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Mike Spencer -- Artist Blacksmith

Alldays & Onions Air Hammer Overhaul

Air hammer and rigging

So it's Spring and time to get the wraps off the Alldays & Onions 300cwt air hammer, set up some stageing and rigging. Time to have a look at the bores, the tup, the compressor piston, bearings and whatnot.

The tup was seized when the hammer arrived. Last fall my son and I got the lower die out, making room for a hydraulic jack. That freed the tup up readily and it's been soaking in kerosene and oil all winter. This spring it lifted out easily.
Tup, die removed Tup, seen from crown

Note the threaded hole in the crown for a lifting clevis. How nice! The top die was held in with about 4" of wedge and so tightly that it had to be cut out with a torch. Happily it was possible to do that without damaging either the tup or the die. Surprise! The tup is hollow! And the mating faces are in good condition so refitting the die will only be as hard as making a new wedge.

Only a little scuffing on the surface and in the bore. I'm guessing that the helical groove in the tup is to let oil work its way down from above but it might have some other purpose.

The compressor

Compressor head The compresor piston was a bit harder. Just the head was a biggish chunk of iron. Fortunately, it, too, had a threaded lift point. Gee, these Brits think ahead. Go, Brits! The hammer stood out of doors for several years and the well in the head stayed full of water so it was pretty rusty. But the lift point threads cleaned up okay. Here it is, brushed up and painted.

The connecting rod had to come out with the piston. That meant getting the big end bearing off. What do you know? Somebody added a zirk fitting that was hidden under all that grease. An no little dinky bearing shells here. Heavy pieces of bronze with babbitt lining.

Big end conrod bearing in place Big end bearing parts on the bench


Okaayyyy! How about wheedling that piston out of there?

Mike on the staging, the piston starts to ease out

Not such a very heavy load but a bit of a strain on my guy rope with the scissors tilted over so far. The guy rope runs through a block to another come-along but I think when I put the piston back, I'll replace the single rope with a set of double sheave blocks. That guy rope has a splice in it and it was pretty taut.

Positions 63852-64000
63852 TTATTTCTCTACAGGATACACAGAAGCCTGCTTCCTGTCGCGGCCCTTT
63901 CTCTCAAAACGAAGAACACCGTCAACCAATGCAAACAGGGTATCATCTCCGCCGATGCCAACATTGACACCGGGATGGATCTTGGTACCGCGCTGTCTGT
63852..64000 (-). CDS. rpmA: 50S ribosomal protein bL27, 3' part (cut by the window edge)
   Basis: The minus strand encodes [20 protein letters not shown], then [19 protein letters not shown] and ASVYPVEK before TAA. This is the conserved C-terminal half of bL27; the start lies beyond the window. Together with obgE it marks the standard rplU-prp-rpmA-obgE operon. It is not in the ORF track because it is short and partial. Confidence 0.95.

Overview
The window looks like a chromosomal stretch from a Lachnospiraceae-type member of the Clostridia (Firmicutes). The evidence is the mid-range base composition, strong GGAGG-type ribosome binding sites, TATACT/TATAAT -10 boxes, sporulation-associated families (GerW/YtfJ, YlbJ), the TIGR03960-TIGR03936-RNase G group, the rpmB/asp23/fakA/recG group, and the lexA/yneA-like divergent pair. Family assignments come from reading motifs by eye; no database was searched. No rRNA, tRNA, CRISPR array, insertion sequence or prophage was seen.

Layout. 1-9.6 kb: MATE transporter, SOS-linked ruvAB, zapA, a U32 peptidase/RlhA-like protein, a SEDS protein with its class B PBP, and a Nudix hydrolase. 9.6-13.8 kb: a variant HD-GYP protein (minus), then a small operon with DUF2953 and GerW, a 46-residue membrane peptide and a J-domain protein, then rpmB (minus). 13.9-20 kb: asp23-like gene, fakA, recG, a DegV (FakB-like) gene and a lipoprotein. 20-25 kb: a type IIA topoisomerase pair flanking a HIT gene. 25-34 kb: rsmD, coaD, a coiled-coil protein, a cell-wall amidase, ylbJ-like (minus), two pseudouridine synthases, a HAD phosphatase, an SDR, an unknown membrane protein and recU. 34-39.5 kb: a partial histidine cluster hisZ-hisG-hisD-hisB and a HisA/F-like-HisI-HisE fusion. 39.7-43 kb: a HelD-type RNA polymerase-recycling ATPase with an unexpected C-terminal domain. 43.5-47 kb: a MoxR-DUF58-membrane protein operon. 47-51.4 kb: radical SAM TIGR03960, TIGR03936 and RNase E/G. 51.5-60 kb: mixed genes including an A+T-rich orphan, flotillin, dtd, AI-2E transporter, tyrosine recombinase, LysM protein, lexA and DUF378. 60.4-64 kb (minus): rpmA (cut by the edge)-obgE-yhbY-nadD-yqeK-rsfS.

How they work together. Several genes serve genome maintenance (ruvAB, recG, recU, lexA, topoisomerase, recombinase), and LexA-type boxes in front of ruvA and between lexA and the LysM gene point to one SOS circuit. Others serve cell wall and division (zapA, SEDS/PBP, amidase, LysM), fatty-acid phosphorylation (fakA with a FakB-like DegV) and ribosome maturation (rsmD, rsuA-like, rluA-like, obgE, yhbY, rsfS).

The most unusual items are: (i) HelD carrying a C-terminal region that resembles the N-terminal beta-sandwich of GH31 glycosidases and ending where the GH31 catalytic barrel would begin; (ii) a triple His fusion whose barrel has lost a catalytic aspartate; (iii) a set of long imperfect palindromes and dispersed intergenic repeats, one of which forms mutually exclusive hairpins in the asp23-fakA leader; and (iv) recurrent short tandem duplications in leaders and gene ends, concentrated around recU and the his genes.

Mike with the piston and come-along

All the rigging is working right and the come-along is doing just fine. Everything is creaking a bit and my son is down below, giving the connecting rod a nudge with a 2x4 whenever the piston sticks a bit in the bore.

Piston emerging from the bore Piston out of the bore and suspended

It's coming out....................................................................................... And there it is.

Piston being lowered Piston on the bench

Coming down............................................................................................And safely landed.

Valve Bore

Valve bore showing tup port The control valve sleeve runs the width of the hammer and there's some kind of filter of deflector missing on top of the hammer that exposes the sleeve to weather and passing trash so I wrassled that out, too. Here's the valve bore showing the port toward the tup. Note a little groove on the far side of the bore at about 6 o'clock: a set screw is tapped into the joint between the sleeve and the bore to keep the sleeve from turning. Took an hour to get that out.
Valve bore showing compressor port

And here's the view toward the compressor.


So the wrist pin is out of the piston (with a 12# hammer) and refitted so that it goes in with gentle bumping from a 5# hammer. The rings were glued in place with grimy oil but once removed, have cleaned up nicely and are undamaged. The small end bushing has some nasty gouges in the bronze — some foreign object got in there and churned around for awhile — but it doesn't have much wiggle so I think it will be fine with generous lubrication. Working on that now — something easier to use and harder to ignore than the old-fashioned grease cup that was mounted on the conrod and way up inside the hammer body.



Yep, that's the same Wright Hoist Model 2-B come-along that got my name into The Last Whole Earth Catalog. I got two of them in the early 60s. Thirty-five years later, I broke my last spare 35¢ pawl release spring. Isn't the internet wonderful? On the net I traced the the company through buy-outs and mergers to England and back to the USA and a phone number. They haven't made the 2-B for decades but the woman on the phone had the same parts diagram on her computer that I had squirreled away for just this occasion. And no, they didn't have any springs but yes, a remainder house in Chicago had all their obsolete parts stock. Primed with the proper part number, the Chicago guys would be happy to sell 4 of their 10 springs. For five bucks each (or about 8 bucks in my money.) But not to me. I had to go through their rep in Moncton, New Brunswick. The guy who answers the phone in Moncton never heard of the Chicago company but he'll check into it. Gee, they're going to charge me 40% and tax, right? So these springs are going to cost maybe C$50, right?

A few day later, my little box of 4 springs arrives in Halifax — priority courier from Chicago to Moncton, priority courier from Moncton to Halifax and who knows what else tacked on for good measure — COD C$129.00. After some, umm.... heated negotiation, I still paid $100. So I have four of the nicest little $25 springs you ever saw, happily, in all likelihood, a lifetime supply.


Thanks to my son David for taking the photos and getting them digitized and back to my computer on CDs!
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Mike Spencer — Updated Sun May 25 2003